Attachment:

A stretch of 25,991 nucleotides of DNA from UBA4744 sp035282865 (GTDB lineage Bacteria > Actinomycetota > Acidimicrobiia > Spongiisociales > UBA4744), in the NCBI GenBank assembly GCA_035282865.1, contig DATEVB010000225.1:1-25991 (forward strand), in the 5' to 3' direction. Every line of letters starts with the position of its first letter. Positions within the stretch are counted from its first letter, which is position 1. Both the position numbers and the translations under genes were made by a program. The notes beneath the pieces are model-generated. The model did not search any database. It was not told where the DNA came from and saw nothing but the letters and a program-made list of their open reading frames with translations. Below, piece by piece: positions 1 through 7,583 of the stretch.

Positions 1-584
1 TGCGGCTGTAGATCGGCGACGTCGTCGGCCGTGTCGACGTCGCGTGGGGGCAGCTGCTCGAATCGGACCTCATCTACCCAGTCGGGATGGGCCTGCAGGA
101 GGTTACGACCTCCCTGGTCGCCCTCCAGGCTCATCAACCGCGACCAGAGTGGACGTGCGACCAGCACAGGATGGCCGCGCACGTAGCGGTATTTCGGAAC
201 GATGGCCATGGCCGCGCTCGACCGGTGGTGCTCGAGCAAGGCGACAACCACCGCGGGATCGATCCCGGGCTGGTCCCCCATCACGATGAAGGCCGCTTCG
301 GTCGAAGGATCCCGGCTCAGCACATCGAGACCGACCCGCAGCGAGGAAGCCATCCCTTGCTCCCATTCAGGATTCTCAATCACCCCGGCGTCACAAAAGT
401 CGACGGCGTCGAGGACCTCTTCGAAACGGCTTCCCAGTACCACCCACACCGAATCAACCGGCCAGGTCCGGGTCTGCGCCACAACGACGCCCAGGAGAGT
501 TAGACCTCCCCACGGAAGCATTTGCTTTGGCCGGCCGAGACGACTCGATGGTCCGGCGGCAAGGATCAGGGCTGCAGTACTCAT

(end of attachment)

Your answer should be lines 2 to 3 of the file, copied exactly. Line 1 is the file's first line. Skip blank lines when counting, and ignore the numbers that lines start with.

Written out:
Positions 1-584
1 TGCGGCTGTAGATCGGCGACGTCGTCGGCCGTGTCGACGTCGCGTGGGGGCAGCTGCTCGAATCGGACCTCATCTACCCAGTCGGGATGGGCCTGCAGGA